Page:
Organized by Asia Research Institute, National University of Singapore. Supported jointly by Dads For Life, Family Research Network and Gender Studies Minor Programme of NUS.
It will be held at the Law of Faculty, Block B, Auditorium Level 3, National University of Singapore Bukit Timah Campus.
Prof W. Jean Yeung
Asia Research Institute and Department of Sociology, NUS
This conference will provide a platform for scholars and policy makers to discuss issues related to the trend, determinants, and consequences of father involvement, as well as policies and interventions that engage men in family lives in Asia. We aim to gain a better understanding about (1) the nature of Asian menís diverse roles and challenges they face in becoming involved in their childrenís lives, (2) diverse policies and practice-based interventions related to fatherhood in Asian countries.
A number of profound demographic and socioeconomic transformations in the second half of the 20th century have significantly altered menís roles in the family. There is a heightened expectation of menís family involvement as the gender ideologies become more egalitarian, labor market attachment among women with young children strengthens, marital dissolution rates rise, and the geographic mobility increases as the globalization forces unfold. Previously expected to be primarily an economic provider and a moral teacher, the ďnew fathersĒ are now expected to also provide day-to-day physical and emotional care to children as an equal partner of the mother. Despite findings of a considerably lower level of physical involvement by fathers in the child rearing activities than mothers, recent studies have demonstrated that fatherís involvement, both in absolute and relative terms, has increased in many western industrialized countries.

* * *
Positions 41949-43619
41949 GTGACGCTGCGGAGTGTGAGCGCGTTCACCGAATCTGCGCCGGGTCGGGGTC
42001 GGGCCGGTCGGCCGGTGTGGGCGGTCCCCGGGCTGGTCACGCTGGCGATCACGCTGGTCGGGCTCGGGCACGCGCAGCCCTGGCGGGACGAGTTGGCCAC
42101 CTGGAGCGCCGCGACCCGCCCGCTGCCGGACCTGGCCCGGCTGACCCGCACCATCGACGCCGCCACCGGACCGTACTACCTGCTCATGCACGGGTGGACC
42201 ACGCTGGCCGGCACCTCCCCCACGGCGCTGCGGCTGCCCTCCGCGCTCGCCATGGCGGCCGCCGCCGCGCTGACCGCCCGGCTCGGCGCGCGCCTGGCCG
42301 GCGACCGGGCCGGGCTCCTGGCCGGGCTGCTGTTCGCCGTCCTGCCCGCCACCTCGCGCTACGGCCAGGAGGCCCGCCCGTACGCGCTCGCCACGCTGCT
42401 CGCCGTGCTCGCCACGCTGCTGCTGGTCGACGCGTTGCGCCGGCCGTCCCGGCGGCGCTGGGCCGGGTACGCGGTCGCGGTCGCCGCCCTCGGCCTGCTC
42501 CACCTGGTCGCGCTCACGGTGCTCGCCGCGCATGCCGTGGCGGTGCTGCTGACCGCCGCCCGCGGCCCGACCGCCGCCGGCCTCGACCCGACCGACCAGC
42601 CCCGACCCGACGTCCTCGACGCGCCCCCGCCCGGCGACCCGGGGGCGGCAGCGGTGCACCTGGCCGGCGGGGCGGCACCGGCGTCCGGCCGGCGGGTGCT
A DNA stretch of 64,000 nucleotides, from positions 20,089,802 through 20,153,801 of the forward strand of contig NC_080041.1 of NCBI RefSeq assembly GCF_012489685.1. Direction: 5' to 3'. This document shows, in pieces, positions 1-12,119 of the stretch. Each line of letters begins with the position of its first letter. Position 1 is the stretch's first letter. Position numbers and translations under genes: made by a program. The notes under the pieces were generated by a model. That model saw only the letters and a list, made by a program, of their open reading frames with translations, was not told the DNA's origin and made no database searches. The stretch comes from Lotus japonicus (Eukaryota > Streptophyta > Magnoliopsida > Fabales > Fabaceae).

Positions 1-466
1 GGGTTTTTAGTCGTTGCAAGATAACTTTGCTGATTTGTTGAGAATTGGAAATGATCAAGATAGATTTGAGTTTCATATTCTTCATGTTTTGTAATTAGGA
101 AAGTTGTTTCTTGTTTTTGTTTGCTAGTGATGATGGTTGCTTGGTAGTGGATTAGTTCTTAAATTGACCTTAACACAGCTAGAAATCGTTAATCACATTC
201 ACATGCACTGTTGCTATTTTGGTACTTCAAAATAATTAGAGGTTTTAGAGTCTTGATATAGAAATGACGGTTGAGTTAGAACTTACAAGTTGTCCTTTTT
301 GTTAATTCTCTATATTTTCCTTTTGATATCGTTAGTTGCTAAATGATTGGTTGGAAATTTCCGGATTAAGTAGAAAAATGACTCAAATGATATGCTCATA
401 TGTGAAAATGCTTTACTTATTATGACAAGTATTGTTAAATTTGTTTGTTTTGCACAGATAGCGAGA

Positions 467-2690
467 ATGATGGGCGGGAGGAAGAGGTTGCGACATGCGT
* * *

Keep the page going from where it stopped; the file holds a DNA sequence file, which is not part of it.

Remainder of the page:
A burgeoned body of literature documents the positive associations between fathersí involvement and childrenís well-being, martial relationship, and fatherís own development. Research has shown that variability in menís transitions to fatherhood predicts different trajectories and outcomes regarding father involvement and family well-being. Most such research has been conducted in the western industrialized countries. Little systematic work has been conducted on fatherhood in Asia where family research has traditionally focused on motherís roles. There is a need to understand whether and how menís family roles has changed, how they differ from those in the western societies, and what consequences such changes have on the well-being of family members. In Asia, families are experiencing rapid transitions under diverse cultural, demographic, socioeconomic, and policy contexts. For example, in many societies, patriarchy remains a dominant family ideology despite an impressive increase in womenís education and labor force participation. Many men retain the main disciplinary figure in the family and refrain from showing emotional support to children. In China, the one-child policy has had a significant impact on gender roles, and on parent-child relationships. In countries such as the Philippines or Sri Lanka, a large number of women leave their families for a long stretch of time to work in other countries, leaving children with their fathers. In Singapore, Japan, Korea, Taiwan, and HK, the ďultra-lowĒ fertility rates have altered family dynamics and changed expectations to menís roles. Other trends such as an increase in interracial or transnational marriages and the wide range of work-family policies in different Asian countries are likely to have varied impact on menís family roles in these countries.
Admission is free. Do register early as seats are available on a first come, first served basis. We would greatly appreciate if you RSVP to Miss Sharon Ong via email: email@example.com indicating your name, email, designation, organisation/affiliation and contact number.
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